Long Complex Nested IFs Formula Falls to Pieces in VBA

curtins4u

New Member
Joined
Jan 21, 2005
Messages
21
Hi,
I have a long, complex formula in Excel which works fine. However when I recorded a macro in VBA it came out all wrong.

The formula is
=IF(RIGHT(A2,3)="000",IF(B2="R",NETWORKDAYS(C2,H2,hols),NETWORKDAYS(C2,TODAY(),hols)),IF(B2="r",(IF(F2<>"-",NETWORKDAYS(F2,H2,hols),IF(E2<>"-",NETWORKDAYS(E2,H2,hols),IF(D2<>"-",NETWORKDAYS(D2,H2,hols),"")))),NETWORKDAYS(D2,TODAY(),hols)))

In VBA this comes out as
ActiveCell.FormulaR1C1 = _
"=RIGHT(RC[-9],3)=""000"" IF(RC[-8]=""R"",NETWORKDAYS(RC[-7],RC[-2],hols),NETWORKDAYS(RC[-7],TODAY(),hols))?RC[-8]=""r"" RC[-4]<>""-"" NETWORKDAYS(RC[-4],RC[-2],hols)?RC[-5]<>""-"" NETWORKDAYS(RC[-5],RC[-2],hols)?RC[-6]<>""-"" NETWORKDAYS RC[-6] "

Any ideas how I can manually hack VBA to do what Excel does?

Jude :confused:
 

Excel Facts

Whats the difference between CONCAT and CONCATENATE?
The newer CONCAT function can reference a range of cells. =CONCATENATE(A1,A2,A3,A4,A5) becomes =CONCAT(A1:A5)

Damon Ostrander

MrExcel MVP
Joined
Feb 17, 2002
Messages
4,239
Hi Jude,

So do you mean that you want to convert the formula to VBA code so that it will be evaluated by VBA? Or do you just want to use VBA to set the formula so that Excel can evaluate it as a worksheet formula?

Damon
 

curtins4u

New Member
Joined
Jan 21, 2005
Messages
21
Hi Damon,

I wanted to 'use VBA to set the formula so that Excel can evaluate it as a worksheet formula'. Having said that, if evaluating it in VBA is better for complex formulas that get applied to a large chunk of data (6000+ rows) then I'd like to know how to do that too.

What I'd tried to do was get VBA to paste the formula into cell J1, fill down to the end of the records before copying the results and pasting back into the same cells as values. There's a large chunk of data that it needs to be applied to and it was running slower than a lame sloth. There is a lot more processing to be done after this step and I need to re-calculate on a regular basis. Hence I was keen not to have any of the formulas that had done their job left hanging round looking for a processor to pick on.

Jude :rolleyes:
 

Damon Ostrander

MrExcel MVP
Joined
Feb 17, 2002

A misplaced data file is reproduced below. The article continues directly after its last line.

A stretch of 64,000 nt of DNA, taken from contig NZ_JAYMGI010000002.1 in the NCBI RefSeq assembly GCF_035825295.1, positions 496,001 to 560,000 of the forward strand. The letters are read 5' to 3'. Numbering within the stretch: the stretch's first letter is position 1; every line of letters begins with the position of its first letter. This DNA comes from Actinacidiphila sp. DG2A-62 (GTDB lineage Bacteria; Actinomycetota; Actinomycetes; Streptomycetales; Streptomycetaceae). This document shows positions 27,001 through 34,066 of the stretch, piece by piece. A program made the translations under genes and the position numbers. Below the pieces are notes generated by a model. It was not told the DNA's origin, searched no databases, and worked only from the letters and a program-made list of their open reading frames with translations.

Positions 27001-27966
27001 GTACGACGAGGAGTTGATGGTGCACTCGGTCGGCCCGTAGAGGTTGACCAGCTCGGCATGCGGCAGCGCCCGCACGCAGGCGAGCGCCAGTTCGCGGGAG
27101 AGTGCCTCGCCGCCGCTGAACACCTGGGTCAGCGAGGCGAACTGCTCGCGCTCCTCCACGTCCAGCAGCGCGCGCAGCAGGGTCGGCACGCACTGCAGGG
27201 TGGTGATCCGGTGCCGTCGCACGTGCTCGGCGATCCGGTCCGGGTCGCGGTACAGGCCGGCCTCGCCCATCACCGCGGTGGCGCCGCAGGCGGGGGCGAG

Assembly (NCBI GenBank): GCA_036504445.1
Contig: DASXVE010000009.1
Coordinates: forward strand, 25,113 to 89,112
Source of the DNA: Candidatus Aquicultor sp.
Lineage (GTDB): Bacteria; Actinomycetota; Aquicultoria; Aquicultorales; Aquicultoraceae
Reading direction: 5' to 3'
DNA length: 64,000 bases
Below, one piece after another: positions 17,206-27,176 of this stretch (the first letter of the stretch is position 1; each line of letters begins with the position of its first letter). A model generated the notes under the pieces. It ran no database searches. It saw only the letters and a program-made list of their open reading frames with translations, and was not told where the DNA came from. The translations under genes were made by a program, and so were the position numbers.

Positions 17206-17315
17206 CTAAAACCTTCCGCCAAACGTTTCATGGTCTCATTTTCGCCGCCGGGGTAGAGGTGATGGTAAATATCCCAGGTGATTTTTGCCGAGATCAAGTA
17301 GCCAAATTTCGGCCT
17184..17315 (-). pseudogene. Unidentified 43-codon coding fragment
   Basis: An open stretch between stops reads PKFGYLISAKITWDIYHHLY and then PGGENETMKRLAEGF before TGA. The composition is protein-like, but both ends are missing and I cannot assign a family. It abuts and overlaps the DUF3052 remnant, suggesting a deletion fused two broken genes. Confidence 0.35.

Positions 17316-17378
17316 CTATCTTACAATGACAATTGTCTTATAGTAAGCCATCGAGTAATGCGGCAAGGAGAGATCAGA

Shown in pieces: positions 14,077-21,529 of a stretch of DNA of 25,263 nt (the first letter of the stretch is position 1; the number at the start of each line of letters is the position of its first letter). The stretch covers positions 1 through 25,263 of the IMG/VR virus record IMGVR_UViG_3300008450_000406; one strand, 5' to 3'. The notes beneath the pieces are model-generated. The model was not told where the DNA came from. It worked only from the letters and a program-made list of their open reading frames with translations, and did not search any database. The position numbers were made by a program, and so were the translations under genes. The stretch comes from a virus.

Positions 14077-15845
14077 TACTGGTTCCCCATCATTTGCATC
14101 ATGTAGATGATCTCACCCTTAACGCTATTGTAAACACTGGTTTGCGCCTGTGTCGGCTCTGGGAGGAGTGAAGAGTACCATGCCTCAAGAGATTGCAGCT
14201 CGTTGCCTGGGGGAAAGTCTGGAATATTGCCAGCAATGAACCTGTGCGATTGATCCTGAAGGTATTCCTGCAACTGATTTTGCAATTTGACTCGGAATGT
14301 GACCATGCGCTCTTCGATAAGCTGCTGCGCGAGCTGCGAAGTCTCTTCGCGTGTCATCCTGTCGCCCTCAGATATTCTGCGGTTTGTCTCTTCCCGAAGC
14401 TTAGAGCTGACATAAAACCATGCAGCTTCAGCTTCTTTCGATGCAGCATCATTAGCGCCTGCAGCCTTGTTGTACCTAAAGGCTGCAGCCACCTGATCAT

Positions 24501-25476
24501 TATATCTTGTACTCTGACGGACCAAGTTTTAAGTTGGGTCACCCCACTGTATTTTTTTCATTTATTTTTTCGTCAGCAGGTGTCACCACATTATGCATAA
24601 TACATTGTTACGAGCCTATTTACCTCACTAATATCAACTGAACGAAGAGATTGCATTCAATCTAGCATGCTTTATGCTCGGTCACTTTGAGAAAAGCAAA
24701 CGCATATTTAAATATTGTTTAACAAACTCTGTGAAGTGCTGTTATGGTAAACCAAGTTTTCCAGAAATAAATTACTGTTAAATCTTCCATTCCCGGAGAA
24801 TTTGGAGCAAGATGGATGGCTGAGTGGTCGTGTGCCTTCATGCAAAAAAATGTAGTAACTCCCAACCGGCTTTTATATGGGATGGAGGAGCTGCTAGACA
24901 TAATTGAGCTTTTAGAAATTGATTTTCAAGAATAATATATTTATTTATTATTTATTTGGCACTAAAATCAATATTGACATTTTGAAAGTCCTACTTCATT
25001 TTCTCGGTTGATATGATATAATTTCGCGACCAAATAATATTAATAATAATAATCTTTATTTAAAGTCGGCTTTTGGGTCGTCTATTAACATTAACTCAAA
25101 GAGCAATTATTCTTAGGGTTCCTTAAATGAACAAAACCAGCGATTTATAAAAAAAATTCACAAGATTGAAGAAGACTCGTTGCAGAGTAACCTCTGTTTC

Messages
4,239
Hi again curtins4u,

Regarding VBA vs worksheet formulas, worksheet formulas will generally calculate faster, but VBA will give a more compact, often clearer solution. It could also be done via a VBA user-defined function (UDF). For example, the formula could be reduced to a UDF call that would look like this:

=NDAYS(A2,B2,C2,D2,E2,F2,H2)

where NDAYS contains all the logic of your formula.

But for a mere 6000 cells there is probably no need to use VBA to minimize file size or memory usage, so suggest sticking with the formula you have.

I believe the following should do what you want:

'put formula in J2
[J2].Formula = "=IF(RIGHT(A2,3)=""000"",IF(B2=""R"",NETWORKDAYS(C2,H2,hols),NETWORKDAYS(C2,TODAY(),hols)),IF(B2=""r"",(IF(F2<>""-"",NETWORKDAYS(F2,H2,hols),IF(E2<>""-"",NETWORKDAYS(E2,H2,hols),IF(D2<>""-"",NETWORKDAYS(D2,H2,hols),"""")))),NETWORKDAYS(D2,TODAY(),hols)))"

'find out how far data goes in column A and fill column J (10) down that many rows
Dim LastRow As Long
LastRow = [A65536].End(xlUp).Row
Range("J2",Cells(LastRow,10)).FillDown

I hope this helps.

Damon
 

curtins4u

New Member
Joined
Jan 21, 2005
Messages
21

ADVERTISEMENT

Thanks Damon. This leads me on to ask what's the difference between
ActiveCell.FormulaR1C1 = "blah" and the form you used
[J2].Formula = "blah"?

Jude
 

Damon Ostrander

MrExcel MVP
Joined
Feb 17, 2002
Messages
4,239
Hi again Jude,

I used [J2] rather than ActiveCell because it is more efficient.

[J2].Formula = "blah"

is equivalent to

[J2].Activate
ActiveCell.Formula = "blah"

It is best to avoid activating cells unnecessarily because this forces the screen to update, which usually takes considerably longer than the operation being performed on the cell.

Regarding Formula vs FormulaR1C1, there is really no difference in this context, so I just chose the shorter one. Where the difference occurs is when you want to print or view the address of a cell. For example, if I have the formula

=(A4+B4)

in cell C4, if I view the value of [c4].formula in VBA I will find that it is

=(A4+B4)

If I view the value of [c4].formulaR1C1 in VBA I will find that it is

=(RC[-2]+RC[-1])

(i.e., it will be given in row-column form RELATIVE TO cell C4)

But when setting a formula in VBA you may assign it in either A1-style or R1C1-style references to either the Formula or the FormulaR1C1 property and you will get the same result.

Damon
 

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